With the cold weather really setting in – and with the festive period just around the corner – there is no more important time to look out for the vulnerable people in our local communities.
Do you know somebody, or do you have a neighbour, who might be feeling isolated and lonely?
Just think what a difference it could make to that person if you simply called in and said hello. You might spend some time with them over a cup of tea, check whether they need any shopping or make sure they have their medication.
Small gestures can have a big impact. And, as well as helping the elderly or infirm, the vulnerable or the isolated, we not only support their quality of life but also make a real difference to their health and wellbeing.
It’s estimated that a million elderly people spend winter alone in the UK. Many of those will live in areas where they are surrounded by neighbours who they just don’t see. Should it really be that way? Of course not so, if you have a neighbour who lives alone, please make a point of popping round – you might find that a bit of company is all they need to make their day.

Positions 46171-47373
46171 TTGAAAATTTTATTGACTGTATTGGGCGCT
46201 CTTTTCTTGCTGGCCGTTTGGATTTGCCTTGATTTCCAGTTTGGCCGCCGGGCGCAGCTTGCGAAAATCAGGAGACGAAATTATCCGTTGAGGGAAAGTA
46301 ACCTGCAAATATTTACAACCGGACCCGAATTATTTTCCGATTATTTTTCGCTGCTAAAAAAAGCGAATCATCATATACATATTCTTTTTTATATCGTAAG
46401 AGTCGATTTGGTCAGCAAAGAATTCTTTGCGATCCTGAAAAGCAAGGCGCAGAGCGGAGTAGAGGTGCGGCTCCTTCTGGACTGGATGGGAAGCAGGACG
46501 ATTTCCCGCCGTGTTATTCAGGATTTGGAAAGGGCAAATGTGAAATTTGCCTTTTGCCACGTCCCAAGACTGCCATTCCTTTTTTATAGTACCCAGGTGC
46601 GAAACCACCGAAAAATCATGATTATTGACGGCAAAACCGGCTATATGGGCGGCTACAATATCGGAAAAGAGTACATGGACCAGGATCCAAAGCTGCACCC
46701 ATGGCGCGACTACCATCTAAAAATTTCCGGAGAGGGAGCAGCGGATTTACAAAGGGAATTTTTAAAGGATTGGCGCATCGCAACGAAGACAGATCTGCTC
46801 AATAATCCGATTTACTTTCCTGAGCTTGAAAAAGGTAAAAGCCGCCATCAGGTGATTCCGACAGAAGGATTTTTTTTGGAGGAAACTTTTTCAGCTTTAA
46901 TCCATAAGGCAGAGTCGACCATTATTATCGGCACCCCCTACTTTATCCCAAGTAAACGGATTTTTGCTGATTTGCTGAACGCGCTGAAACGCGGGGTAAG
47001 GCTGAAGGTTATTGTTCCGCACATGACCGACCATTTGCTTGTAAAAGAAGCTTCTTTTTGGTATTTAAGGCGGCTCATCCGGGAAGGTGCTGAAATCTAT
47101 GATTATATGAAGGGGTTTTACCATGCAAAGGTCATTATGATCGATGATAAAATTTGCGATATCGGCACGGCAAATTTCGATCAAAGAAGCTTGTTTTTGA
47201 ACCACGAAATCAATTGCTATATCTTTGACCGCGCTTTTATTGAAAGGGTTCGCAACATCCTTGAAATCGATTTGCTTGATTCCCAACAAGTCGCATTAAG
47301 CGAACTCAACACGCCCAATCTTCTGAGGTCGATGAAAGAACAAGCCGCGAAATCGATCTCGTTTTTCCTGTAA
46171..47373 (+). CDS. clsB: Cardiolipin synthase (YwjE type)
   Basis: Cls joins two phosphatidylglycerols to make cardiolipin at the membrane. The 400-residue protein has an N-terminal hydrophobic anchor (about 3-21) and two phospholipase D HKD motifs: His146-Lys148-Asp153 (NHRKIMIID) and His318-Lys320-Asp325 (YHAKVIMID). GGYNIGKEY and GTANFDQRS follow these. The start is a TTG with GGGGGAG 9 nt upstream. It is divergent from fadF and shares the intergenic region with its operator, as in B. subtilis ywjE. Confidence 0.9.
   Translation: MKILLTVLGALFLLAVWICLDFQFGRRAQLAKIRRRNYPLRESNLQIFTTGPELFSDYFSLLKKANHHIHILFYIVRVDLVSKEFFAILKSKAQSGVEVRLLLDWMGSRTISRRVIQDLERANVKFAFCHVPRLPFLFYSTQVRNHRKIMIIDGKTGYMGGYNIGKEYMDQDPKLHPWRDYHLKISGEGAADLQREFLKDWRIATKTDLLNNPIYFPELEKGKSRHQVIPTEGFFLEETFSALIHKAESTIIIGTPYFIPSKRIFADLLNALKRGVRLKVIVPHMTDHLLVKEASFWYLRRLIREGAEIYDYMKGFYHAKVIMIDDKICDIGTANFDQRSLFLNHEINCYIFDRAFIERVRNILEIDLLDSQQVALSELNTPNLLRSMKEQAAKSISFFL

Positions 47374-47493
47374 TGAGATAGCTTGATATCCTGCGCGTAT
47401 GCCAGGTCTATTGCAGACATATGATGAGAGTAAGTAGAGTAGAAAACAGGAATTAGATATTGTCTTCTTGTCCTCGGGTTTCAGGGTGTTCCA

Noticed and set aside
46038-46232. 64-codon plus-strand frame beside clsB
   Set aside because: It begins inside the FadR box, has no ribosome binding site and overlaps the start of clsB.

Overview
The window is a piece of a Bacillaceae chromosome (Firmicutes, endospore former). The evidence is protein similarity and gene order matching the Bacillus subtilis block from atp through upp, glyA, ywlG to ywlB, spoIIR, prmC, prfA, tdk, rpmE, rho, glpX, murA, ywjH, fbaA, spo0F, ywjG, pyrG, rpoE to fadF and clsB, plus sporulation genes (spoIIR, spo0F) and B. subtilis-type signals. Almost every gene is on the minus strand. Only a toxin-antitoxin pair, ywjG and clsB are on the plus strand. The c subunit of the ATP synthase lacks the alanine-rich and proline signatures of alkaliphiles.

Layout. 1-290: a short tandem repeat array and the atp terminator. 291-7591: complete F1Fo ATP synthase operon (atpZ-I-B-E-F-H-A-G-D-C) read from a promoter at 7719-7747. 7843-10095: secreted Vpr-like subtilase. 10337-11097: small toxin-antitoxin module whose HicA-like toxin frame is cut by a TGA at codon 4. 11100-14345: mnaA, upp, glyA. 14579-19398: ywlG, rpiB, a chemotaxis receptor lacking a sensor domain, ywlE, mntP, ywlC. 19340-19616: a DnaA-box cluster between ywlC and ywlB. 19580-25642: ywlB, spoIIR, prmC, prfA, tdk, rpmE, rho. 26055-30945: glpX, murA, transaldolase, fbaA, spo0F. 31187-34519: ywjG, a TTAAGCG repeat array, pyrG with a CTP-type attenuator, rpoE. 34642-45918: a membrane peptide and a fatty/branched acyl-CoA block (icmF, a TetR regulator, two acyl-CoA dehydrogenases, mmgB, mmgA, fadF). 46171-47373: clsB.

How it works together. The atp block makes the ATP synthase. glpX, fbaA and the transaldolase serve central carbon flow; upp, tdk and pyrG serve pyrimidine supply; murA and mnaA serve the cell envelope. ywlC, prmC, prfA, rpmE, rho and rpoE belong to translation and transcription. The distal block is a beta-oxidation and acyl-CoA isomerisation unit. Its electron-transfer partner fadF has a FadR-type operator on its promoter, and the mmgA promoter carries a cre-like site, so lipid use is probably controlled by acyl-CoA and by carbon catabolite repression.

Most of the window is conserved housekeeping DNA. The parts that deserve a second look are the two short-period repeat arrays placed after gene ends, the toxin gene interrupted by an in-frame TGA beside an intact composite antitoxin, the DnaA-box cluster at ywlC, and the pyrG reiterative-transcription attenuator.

There’s also lots of advice to help people stay warm and healthy in winter.
This includes wearing several layers of clothing, taking regular hot meals and drinks, making sure to move around and keeping a portable heater in the home, just in case. Flu vaccinations are advised and it’s useful to keep a good stock of tinned and frozen foods.
It’s recommended to have useful phone numbers to hand, such as the local GP surgery and people like a plumber, electrician and handyman. As a council, of course, we help local residents in many ways through our adult social care services. There are also times when the weather becomes really severe and we open up an emergency phone line, which is widely advertised.
Whilst the council and our partners provide care and support for many people, there will be others who aren’t known to us because they haven’t been in contact before. Perhaps, for example, they were previously looked after by relatives who have moved home or passed away.
So, now that we’ve entered the darkest and coldest time of year, please ask yourself if there’s anyone you can visit in your local neighbourhood. A bit of community spirit really does go a long way.